Tusks: The Pace Is Glacial

On her debut album, Tusks’ Emily Underhill learns how to dissolve completely

Emily Underhill, who performs as Tusks, has been immersed in music ever since she can remember. “I started piano lessons when I was four and taught myself guitar when I was 13,” says the London-based artist. “Because I was classically trained on piano, it slowly became less enjoyable. My guitar became my musical escape from the piano.”

At the University of Surrey, Underhill studied music technology and began writing and producing her own songs. “I had no idea what I wanted to do, so I was covering all bases,” she says. “Writing acoustic folk music, noise music, glitch, pop, electronic, and then singing on house and dubstep tracks.”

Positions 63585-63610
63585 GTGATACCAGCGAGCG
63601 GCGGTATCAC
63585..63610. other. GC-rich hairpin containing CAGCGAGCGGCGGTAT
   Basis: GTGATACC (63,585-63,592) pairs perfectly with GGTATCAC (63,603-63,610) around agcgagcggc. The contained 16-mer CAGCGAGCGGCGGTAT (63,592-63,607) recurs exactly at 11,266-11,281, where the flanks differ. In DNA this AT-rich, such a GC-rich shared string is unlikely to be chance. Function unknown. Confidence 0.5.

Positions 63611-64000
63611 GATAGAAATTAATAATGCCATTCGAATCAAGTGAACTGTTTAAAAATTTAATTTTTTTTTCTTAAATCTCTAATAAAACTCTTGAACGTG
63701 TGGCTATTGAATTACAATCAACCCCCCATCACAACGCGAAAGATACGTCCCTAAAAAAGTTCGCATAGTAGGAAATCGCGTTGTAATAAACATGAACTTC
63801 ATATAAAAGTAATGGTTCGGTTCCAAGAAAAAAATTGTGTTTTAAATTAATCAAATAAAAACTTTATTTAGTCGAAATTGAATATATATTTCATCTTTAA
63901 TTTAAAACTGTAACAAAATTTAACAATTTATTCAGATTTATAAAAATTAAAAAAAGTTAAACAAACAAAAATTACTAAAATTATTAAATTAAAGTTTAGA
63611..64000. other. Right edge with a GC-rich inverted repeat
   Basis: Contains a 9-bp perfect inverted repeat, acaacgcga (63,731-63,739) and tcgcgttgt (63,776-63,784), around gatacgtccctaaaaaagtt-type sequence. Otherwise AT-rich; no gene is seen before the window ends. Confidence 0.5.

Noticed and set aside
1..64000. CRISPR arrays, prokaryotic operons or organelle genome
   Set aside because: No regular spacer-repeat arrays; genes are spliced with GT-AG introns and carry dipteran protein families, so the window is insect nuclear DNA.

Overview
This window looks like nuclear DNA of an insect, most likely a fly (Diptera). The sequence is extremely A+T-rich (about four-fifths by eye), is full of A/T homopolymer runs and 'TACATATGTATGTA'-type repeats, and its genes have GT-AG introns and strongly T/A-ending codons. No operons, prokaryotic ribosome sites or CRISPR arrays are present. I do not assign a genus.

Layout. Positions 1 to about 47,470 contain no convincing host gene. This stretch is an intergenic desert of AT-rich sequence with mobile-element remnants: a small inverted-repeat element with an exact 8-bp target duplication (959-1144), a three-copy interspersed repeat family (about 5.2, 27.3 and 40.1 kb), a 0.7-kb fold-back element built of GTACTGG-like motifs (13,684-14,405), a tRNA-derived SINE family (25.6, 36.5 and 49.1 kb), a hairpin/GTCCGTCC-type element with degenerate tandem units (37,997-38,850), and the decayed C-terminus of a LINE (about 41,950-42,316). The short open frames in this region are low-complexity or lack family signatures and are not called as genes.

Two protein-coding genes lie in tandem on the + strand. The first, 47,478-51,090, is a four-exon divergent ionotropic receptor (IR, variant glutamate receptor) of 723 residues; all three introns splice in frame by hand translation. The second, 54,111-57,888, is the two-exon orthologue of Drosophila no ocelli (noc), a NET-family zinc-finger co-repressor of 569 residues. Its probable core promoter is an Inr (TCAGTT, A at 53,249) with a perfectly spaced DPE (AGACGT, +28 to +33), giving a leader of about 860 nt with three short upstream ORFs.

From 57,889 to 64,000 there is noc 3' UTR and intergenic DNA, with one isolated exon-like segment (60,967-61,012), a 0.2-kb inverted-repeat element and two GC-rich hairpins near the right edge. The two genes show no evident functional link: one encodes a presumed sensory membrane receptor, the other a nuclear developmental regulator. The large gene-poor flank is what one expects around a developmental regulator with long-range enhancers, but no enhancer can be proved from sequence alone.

Under her given name, she released an EP called Snow in 2012, following it up with Ink in 2014, this time using the Tusks moniker. Both were created in her bedroom, but they struck a chord with listeners. Ink amassed more than a million streams on Spotify.

“I didn’t realize how well it was doing,” says Underhill. “I had nothing to compare it to. It was entirely self-produced, the vinyl records were funded through a Kickstarter campaign, and I was pretty much managing myself and promoting it, too, with the exception of a couple of very helpful friends.”

Tusks’ debut album, Dissolve (One Little Indian), echoes the slow, throbbing, emotional intensity of Ink. It’s another collection of spacious, cinematic soundscapes awash in murmuring ambience, with Underhill’s smooth, wistful vocals laying her soul bare before sinking beneath soft, rippling waves of textured synthesizer sounds.

“I sometimes use my voice as another instrument, like a string line or something,” she says. “I’m anxious about being vulnerable to people, letting them see sides of me that I normally keep hidden, so it was a big step to record the raw, less ambiguous tracks on this album.”

—j. poet